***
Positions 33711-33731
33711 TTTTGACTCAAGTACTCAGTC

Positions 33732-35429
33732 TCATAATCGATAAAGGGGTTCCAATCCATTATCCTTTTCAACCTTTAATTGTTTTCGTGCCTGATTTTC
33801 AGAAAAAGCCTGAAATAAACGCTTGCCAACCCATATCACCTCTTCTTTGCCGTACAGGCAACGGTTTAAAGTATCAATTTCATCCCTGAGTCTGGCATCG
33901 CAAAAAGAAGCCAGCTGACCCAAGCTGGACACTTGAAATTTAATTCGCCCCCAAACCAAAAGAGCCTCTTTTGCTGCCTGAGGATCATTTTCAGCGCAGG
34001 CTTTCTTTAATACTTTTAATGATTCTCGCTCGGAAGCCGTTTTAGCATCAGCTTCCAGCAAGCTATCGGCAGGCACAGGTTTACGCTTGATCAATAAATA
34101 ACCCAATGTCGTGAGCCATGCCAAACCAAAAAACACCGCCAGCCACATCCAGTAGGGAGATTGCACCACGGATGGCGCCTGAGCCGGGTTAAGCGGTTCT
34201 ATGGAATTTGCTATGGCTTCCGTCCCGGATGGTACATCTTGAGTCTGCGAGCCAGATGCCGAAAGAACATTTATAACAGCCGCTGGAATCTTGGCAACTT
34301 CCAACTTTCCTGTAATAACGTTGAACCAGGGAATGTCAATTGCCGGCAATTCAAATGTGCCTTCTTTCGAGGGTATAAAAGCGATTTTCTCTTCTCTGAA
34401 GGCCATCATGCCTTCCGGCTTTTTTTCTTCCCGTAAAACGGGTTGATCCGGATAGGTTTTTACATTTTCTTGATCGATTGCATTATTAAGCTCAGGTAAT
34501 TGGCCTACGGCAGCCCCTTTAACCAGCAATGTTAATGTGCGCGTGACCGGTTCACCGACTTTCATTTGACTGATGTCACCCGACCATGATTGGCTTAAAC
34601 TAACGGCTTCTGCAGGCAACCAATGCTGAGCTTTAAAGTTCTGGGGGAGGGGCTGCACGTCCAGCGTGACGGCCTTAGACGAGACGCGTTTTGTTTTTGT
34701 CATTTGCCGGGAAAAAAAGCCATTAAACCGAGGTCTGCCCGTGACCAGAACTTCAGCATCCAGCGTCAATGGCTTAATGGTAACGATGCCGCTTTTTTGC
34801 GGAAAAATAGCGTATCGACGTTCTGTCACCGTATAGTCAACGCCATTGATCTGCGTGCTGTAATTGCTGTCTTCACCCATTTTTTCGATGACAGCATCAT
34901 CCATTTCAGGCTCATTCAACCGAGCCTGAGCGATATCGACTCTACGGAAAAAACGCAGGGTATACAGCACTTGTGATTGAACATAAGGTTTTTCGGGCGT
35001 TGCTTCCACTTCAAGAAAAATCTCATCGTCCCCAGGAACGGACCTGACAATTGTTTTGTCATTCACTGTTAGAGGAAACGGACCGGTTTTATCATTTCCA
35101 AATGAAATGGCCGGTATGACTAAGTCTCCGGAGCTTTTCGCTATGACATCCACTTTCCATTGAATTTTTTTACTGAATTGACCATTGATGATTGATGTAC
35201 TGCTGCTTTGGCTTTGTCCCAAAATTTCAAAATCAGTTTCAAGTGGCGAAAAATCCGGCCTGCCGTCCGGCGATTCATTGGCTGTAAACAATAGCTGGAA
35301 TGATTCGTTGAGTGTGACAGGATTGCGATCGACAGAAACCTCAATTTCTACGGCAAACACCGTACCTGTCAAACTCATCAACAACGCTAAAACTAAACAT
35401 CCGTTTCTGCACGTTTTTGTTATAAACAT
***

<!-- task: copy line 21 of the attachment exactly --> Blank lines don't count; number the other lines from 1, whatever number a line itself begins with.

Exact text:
35401 CCGTTTCTGCACGTTTTTGTTATAAACAT